In Practice will be a regular feature of our Journal where we invite other psychotherapists to share an issue or dilemma arising directly from their practice which stimulates thinking and discussion.
In this issue Ger Murphy looks at the use of expressive bodywork.
A dilemma I encountered recently questioned me as to the use of expressive bodywork techniques with clients where a strong sense of ego boundaries is not yet in place.
A client, Ms.D, with whom I have worked for some months, was moving from feeling a victim of others’ hostility and violence (a regressive pattern) to owning how she in the present felt hostility and violence in her. This helped her shift from a depressed state to an enraged one. When we came to explore how she could express her rage she seemed unable to act it out using therapy room materials: racket, cushions, etc., and to talk about it was insufficient and frustrating to her. I wondered whether this may have been how she was expressing her rage here in the session i.e. “not being a ‘co-operative’ client”, and needing to resist my offer.
However, Ms.D. continued to state that in fact she needed a victim, needed someone to suffer. I initially saw this as indicating her need for retribution for the pain she felt. However, I realised, with her help, that it was deeper than this. Ms. D. states, “how can being angry alone make sense? I disappear when I’m on my own”. It became obvious that expressive bodywork aimed at the release of anger confronted her with a fear of non-being, a threat to her sense of existence, and an as yet intolerable degree of separation-anxiety.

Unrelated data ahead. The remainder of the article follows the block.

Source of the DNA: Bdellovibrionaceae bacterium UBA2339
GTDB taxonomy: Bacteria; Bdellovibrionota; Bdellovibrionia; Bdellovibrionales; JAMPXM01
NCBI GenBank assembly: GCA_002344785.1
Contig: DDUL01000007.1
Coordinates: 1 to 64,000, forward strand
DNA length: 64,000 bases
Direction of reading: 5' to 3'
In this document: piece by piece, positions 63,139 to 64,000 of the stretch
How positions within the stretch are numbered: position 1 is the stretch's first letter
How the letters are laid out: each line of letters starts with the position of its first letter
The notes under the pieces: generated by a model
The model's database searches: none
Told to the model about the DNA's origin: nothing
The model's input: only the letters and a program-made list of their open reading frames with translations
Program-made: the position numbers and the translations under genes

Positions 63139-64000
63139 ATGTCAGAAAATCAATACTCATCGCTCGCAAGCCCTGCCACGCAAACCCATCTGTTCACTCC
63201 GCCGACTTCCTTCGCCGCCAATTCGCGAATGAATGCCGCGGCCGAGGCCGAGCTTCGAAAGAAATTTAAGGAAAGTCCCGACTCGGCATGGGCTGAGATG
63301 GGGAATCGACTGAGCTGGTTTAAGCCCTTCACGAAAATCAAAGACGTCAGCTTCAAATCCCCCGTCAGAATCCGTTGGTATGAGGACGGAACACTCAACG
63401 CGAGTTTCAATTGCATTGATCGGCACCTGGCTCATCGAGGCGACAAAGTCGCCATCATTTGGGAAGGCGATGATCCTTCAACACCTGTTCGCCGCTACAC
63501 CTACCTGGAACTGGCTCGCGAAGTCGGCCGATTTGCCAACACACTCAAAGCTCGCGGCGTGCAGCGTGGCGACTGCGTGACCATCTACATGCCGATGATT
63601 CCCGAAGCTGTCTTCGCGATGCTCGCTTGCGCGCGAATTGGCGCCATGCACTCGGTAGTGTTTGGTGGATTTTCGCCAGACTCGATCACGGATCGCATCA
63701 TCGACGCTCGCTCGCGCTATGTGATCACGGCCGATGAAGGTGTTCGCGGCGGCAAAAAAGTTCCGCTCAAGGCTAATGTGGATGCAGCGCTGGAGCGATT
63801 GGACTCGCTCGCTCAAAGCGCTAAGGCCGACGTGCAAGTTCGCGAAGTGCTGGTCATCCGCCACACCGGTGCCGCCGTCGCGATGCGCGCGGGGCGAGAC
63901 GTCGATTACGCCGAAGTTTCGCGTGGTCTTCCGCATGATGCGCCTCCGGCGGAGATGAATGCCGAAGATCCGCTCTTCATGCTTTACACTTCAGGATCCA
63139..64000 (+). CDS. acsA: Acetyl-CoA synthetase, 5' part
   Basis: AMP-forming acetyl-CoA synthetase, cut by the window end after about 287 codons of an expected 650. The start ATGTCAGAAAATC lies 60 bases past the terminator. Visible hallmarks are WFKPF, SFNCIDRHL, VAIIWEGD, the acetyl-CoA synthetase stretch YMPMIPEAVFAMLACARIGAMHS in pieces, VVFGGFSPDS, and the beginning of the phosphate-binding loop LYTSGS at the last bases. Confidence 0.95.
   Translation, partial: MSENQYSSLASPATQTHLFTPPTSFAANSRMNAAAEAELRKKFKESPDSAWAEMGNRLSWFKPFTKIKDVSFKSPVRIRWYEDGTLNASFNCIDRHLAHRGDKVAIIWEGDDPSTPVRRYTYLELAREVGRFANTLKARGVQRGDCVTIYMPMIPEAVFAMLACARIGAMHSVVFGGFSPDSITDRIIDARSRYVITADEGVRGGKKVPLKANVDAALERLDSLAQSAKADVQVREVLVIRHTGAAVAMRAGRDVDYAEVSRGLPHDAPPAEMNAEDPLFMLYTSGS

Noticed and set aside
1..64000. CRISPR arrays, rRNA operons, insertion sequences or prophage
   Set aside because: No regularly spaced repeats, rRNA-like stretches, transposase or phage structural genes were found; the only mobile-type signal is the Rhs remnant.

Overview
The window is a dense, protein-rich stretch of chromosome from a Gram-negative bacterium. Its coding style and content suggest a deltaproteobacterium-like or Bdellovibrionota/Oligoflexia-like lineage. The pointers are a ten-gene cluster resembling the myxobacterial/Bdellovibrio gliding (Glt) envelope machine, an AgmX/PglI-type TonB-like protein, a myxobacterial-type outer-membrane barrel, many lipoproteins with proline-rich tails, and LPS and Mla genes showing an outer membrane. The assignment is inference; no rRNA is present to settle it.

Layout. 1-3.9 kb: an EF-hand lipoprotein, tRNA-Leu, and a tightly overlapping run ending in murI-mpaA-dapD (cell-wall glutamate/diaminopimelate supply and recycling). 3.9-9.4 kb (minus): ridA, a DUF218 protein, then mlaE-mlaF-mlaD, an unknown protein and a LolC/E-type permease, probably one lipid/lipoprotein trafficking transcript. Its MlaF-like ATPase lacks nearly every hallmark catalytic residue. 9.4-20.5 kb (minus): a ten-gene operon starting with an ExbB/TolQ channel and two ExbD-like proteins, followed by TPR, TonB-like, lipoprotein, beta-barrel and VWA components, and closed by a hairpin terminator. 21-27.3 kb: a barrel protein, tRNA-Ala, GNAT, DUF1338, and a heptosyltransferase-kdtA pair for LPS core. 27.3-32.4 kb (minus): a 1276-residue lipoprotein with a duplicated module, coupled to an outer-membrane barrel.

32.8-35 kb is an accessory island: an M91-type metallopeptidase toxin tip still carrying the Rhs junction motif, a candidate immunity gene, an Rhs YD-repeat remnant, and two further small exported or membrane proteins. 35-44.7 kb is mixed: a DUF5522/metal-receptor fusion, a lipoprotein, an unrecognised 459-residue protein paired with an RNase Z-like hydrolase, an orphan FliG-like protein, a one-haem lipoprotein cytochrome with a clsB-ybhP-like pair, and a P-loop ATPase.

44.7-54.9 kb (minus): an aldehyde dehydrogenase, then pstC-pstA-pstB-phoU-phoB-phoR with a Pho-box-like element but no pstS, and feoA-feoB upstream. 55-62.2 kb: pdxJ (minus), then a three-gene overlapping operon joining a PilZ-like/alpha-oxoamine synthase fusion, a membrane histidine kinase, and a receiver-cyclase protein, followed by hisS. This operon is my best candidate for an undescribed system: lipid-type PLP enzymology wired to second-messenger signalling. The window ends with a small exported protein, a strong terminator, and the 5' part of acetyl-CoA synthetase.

Winnicott and others ascribe such feelings to an unsatisfactory early mothering experience where the sense of self cannot manifest due to the absence of mirroring and holding. The therapy can later attempt to provide some of these elements as a corrective experience.
It can be seen then, that a body oriented tool coming from a humanistic psychotherapy stance can be a valuable diagnostic tool in developing a way of understanding with a client, which emanates from a more analytic framework. Similarly integrating these models with this client as example may give direction to the work in that Ms. D. may later feel able to experience and release her anger with the necessary holding and mirroring having been undergone. Such an interplay between humanistic and analytic tools is, I believe, a rich area of development which can greatly benefit the work.